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Aloe Liquids, Gels, and Supplements Review
 

Initial Posting: 2/15/15  Last Update 5/18/17
Aloe Vera supplements tested by ConsumerLab.com

Choose the Best Aloe Supplements, Gels and Drinks

Some Products Contain No Aloe! Only 50% of Aloe Pills, Gels, and Liquids Pass CL's Review

Alphabetical list of aloe brands in report
Alo Exposed Original + Honey GNC Natural Brand Aloe Vera Gel Pharm-Aloe Freeze Dried Aloe Vera Leaf Juice
Aloe Farms Aloe Vera Gel Herbalife Herbal Aloe Concentrate Puritan's Pride Aloe Vera Gel
Aubrey Organics Pure Aloe Vera Herbalife Herbal Aloe Concentrate Solgar Aloe Vera
Carlson Aloe Vera Gel Lily Of The Desert Aloe Vera Juice Vitamin World Aloe Vera Gel
Fruit of the Earth Aloe Vera 100% Gel Nature's Way Aloe  
Alo Exposed Original + Honey Aloe Farms Aloe Vera Gel Aubrey Organics Pure Aloe Vera Carlson Aloe Vera Gel Fruit of the Earth Aloe Vera 100% Gel GNC Natural Brand Aloe Vera Gel Herbalife Herbal Aloe Concentrate Herbalife Herbal Aloe Concentrate Lily Of The Desert Aloe Vera Juice Nature's Way Aloe Pharm-Aloe Freeze Dried Aloe Vera Leaf Juice Puritan's Pride Aloe Vera Gel Solgar Aloe Vera
Be sure you choose the best aloe supplement, using our results and ratings!
Isn't your health worth it?

When selecting an aloe product, you need to choose carefully! Only 50% of the aloe products selected for testing and review contained what was expected. Some had little or no aloe -- including one aloe pill and one aloe gel.

Aloe has a range of potential uses when applied topically or taken orally -- although you need be cautious with products made from certain types of aloe, as they may contain aloe "latex" which may cause serious effects and reactions but isn't necessarily labeled.

Fortunately, ConsumerLab.com's tests did find several aloe products of high ingredient quality and accurate labeling. Some were also very reasonably priced.

You must be a member to get the full test results and quality ratings for aloe gels, liquids, and supplements and ConsumerLab's recommendations. In this comprehensive report, you'll discover:
    • Which aloe products failed testing, which passed and, of these, which offed the best quality and value  
    • The amount of acemannan (a key compound in aloe vera gel) in each product, as well as amounts of aloe latex (aloin and emodin) 
    • How aloe vera gel differs from aloe vera juice, what these have been shown to do, and what to look for on labels    
    • Aloe dosage for specific uses  
    • Potential side effects and drug interactions with aloe
SEE THE REPORT NOW!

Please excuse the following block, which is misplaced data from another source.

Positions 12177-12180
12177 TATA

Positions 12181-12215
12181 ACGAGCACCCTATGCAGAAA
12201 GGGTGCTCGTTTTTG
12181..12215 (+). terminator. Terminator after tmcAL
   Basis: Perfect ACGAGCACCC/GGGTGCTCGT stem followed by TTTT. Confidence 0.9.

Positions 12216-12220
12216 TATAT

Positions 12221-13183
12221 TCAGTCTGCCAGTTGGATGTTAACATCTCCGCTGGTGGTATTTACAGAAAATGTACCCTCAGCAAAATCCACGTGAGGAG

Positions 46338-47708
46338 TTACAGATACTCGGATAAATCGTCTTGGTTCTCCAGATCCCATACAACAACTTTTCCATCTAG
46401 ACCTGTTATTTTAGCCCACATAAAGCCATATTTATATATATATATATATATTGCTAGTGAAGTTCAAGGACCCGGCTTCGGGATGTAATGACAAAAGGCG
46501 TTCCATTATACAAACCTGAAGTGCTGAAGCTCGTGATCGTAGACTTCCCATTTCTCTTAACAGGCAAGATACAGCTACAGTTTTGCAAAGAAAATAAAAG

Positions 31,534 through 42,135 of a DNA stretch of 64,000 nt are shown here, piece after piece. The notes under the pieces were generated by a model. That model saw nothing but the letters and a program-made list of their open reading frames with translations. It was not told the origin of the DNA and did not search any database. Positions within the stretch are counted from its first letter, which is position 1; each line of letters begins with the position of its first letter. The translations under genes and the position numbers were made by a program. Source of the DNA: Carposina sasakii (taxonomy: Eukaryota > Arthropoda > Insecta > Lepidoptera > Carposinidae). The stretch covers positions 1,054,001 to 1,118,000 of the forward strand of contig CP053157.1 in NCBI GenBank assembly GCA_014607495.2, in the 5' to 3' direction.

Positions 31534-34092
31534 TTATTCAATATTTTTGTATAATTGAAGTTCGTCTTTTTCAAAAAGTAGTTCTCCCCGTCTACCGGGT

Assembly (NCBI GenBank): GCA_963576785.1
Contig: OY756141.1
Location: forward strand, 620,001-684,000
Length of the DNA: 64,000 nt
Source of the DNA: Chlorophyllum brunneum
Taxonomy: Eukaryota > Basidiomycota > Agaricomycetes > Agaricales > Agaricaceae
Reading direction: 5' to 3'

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Learn More About Aloe Supplements, Gels and Drinks

ConsumerLab.com Answers -- for Aloe Liquids, Gels, and Supplements Review
Question:
What are the health benefits of aloe supplements? Are they safe? Get the answer >>

Question:
I take insulin (Humalog) for diabetes. Are there supplements which could affect my blood sugar levels, and how much insulin I need to take? Get the answer >>

Question:
With herbal supplements, what is the difference between root powder and root extract? Does it matter? Get the answer >>

Question:
Which supplements can help lower or control my blood sugar? Get the answer >>

Question:
Which supplements can help treat constipation? Get the answer >>

Question:
Which supplements can cause diarrhea? Get the answer >>

Question:
Do any supplements help for ulcerative colitis? Get the answer >>
Update:

(5/18/17) The distributor of one of the products which failed to be approved (as it contained no aloe vera gel) contacted CL regarding the testing method and standards applied. The distributor's comments and CL's response to them are posted in the Update at the top of the Aloe Vera Supplements Review. The product remains "Not Approved.".

(3/21/17) A CL member informed CL that after using one of the products which failed to be approved (as it contained little to no aloe vera gel) as a hair styling gel (a use listed on the product), the gel hardened and she has not been able to remove it from her hair for the past three months.

(1/2/16) A CL member informed CL that the company which distributes one of the products which failed to be approved (as it contained little to no aloe vera gel) is claiming that the product "is 100% aloe vera gel." Not according to our findings. We found many other compounds in the products, such as synthetic polymers, but no detectable amount of a key aloe compound. 

(3/23/15) The findings have been updated for one of the products which failed to be approved for having less aloe compound than expected from its label. After further review, ConsumerLab.com believes the product may contain the expected minimum amount of compound. However, it remains "Not Approved" because the type of aloe it contains is not the type listed on the label. 

For details, see the Updates at the top of the full report. 

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